Memorizing mnemonic seed phrases

in #bitcoin4 years ago (edited)

As Bitcoin private key generation evolved, people have attempted to make different ways to make it easier to preserve and retrieve your private key, though will often hit the threshold of human memorization. Bitcoin private keys are long numbers, which most humans wouldn't even attempt to memorize. Using Base-58 encoding, those addresses can get down in length somewhat, but still are close enough to ascii-garbage that the vast majority of people would write it down rather than memorize it.

There was a time when "brainwallets" were a popular alternative. Using people's existing reflexes of "I secure my stuff with a password", a brainwallet took a password and hashed it to arrive at a private key. The issue with this is that if you pick a common password, you end up sharing a Bitcoin account with someone.

BIP39 brought about a key revolution in this space; using words (which are easier for humans to read/type/say) instead of numbers to represent a private key. The overall number of characters goes way up (each word represents a number that's between 0 and 1,024. "1024" only takes four characters to type, but most words in the list are more than four characters long), but the resistance to error is much better.

But how are we on the memorization front? Most all systems that use BIP39 keys encourage users to write them down somewhere secure. Pretty much none of them just say remember this passphrase. Admittedly, to be most secure, a BIP39-implementation has to present 24 words to the user, and most humans aren't at the point of "just memorize these 24 things".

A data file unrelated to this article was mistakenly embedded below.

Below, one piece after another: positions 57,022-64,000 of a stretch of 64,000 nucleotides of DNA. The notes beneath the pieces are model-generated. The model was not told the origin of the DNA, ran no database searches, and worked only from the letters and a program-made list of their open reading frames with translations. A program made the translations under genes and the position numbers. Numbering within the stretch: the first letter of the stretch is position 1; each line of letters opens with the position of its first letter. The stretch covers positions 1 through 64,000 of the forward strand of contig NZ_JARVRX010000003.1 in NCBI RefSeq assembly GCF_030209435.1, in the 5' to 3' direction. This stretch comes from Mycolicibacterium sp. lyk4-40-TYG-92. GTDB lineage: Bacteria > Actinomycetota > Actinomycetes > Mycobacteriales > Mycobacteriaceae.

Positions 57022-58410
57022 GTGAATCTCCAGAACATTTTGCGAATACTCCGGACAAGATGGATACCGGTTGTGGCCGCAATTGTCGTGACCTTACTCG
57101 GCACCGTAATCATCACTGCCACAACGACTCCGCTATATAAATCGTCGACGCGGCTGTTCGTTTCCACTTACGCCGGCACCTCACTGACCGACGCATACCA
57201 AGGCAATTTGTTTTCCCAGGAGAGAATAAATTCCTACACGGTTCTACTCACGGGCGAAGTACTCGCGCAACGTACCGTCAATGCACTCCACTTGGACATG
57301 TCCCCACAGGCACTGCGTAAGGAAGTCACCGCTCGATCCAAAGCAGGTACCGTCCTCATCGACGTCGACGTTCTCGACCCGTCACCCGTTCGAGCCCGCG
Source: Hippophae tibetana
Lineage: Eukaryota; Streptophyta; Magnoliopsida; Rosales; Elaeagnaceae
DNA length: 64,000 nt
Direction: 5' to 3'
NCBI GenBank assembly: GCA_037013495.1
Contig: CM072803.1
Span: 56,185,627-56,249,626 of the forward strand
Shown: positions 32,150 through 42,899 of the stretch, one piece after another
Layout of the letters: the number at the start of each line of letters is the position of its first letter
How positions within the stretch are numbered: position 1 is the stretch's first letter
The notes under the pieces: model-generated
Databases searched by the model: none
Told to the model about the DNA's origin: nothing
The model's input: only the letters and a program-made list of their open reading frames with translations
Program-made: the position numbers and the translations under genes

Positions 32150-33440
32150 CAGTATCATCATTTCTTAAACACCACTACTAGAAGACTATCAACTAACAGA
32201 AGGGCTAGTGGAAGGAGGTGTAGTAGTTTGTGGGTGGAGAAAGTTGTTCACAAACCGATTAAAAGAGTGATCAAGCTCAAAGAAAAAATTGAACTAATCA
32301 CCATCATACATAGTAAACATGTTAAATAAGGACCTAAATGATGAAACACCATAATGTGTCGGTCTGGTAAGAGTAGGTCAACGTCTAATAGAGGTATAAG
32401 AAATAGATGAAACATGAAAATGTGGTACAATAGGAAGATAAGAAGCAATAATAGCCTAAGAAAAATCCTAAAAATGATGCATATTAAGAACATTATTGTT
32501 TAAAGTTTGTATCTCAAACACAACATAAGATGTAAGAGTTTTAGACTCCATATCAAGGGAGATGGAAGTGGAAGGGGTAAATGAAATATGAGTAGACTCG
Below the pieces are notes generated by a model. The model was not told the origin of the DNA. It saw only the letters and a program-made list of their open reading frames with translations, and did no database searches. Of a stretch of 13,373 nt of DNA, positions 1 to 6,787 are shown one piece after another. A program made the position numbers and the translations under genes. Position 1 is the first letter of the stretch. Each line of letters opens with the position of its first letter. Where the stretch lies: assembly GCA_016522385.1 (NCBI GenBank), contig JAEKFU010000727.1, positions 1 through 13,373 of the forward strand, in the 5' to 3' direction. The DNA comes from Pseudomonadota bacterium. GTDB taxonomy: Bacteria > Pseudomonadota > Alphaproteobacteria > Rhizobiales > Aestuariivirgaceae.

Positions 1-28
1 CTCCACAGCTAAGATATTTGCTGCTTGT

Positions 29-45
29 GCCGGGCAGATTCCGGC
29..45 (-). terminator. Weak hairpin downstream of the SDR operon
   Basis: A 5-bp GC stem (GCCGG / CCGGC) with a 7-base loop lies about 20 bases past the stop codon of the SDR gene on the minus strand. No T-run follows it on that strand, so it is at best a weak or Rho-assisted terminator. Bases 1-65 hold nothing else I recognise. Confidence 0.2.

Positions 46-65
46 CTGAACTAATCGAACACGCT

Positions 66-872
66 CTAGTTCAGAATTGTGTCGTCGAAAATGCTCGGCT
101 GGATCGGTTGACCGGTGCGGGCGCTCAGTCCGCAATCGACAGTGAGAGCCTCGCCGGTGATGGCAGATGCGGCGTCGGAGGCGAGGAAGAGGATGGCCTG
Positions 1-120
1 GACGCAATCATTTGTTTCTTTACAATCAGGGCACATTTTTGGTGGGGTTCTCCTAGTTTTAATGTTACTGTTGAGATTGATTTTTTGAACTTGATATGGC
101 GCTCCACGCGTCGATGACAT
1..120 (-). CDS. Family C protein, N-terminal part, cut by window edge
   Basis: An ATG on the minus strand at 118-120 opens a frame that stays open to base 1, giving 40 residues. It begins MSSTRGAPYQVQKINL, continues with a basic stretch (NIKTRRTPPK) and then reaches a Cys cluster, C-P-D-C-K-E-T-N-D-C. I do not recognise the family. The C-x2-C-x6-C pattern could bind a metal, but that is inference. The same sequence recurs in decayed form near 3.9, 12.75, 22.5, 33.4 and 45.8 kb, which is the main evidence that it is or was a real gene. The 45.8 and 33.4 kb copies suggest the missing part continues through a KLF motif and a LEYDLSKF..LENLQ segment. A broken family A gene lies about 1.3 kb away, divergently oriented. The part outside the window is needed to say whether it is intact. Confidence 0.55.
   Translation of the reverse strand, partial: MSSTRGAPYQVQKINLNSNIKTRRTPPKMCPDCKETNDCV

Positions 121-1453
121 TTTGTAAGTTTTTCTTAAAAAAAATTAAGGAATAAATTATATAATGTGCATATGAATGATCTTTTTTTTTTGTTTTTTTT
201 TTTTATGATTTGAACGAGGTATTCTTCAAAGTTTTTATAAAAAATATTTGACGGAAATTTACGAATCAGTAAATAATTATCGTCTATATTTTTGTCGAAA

But recently I recalled the xkcd comic on password complexity that implied memorizing random words was easier than random numbers at least.

That example only leads to memorizing 4 words. But I recalled from my childhood something that was was an even longer string of words. The book Yo, Millard Fillmore! presents a way to memorize all the Presidents of the United States through a goofy story that serves as a mnemonic.

But not only that, the authors of this book wove in hints every five Presidents to give you a means to "jump to" a certain point in the order without having to start at the beginning and count. If I asked you what the 15th letter of the alphabet was, would you have to start at "A" and count them off as you recited? Probably, since the way we memorize alphabetical order typically doesn't include numerically where that letter falls in the overall picture. But if you asked me who the tenth president was, I know that boys "typically start wearing ties around age 10", so the part of the story about the funny necktie with a fishing lure attached to it is the 10th in the series, and tie-lure is the mnemonic for Tyler; John Tyler was the 10th President.

So, can we do the same for mnemonic keys from a BIP39 derivation? From the xkcd comic example, phrases of four words are do-able for humans to memorize together. And since a 24-word BIP39 key is divisible into six four-word chunks, let's go with that. Each person will have their own key to memorize, but let's try one together and see how it goes. Here's a random 24-word BIP39 key I generated:

expose  battle  bitter   manage
record  about   rose     salt
recipe  beauty  lucky    album
height  foam    artist   bench
swamp   march   trouble  minor
market  rose    dog      brand

Our goal is to memorize it, and put check-point numbers in there such that when restoring/checking the key, if a system asks for the 17th word, we can get to it relatively easily. Ready? Let's try:


Chunk 1

Once upon a time there was an amateur photographer. But this was a long time ago where cameras were boxy, so picture an old camera sitting on a tripod out on a hillside. The photographer takes the lens cap off and waits, to expose the plate.

While waiting for the exposure to set, the photographer looks out at his subject which is a battle taking place down the hill.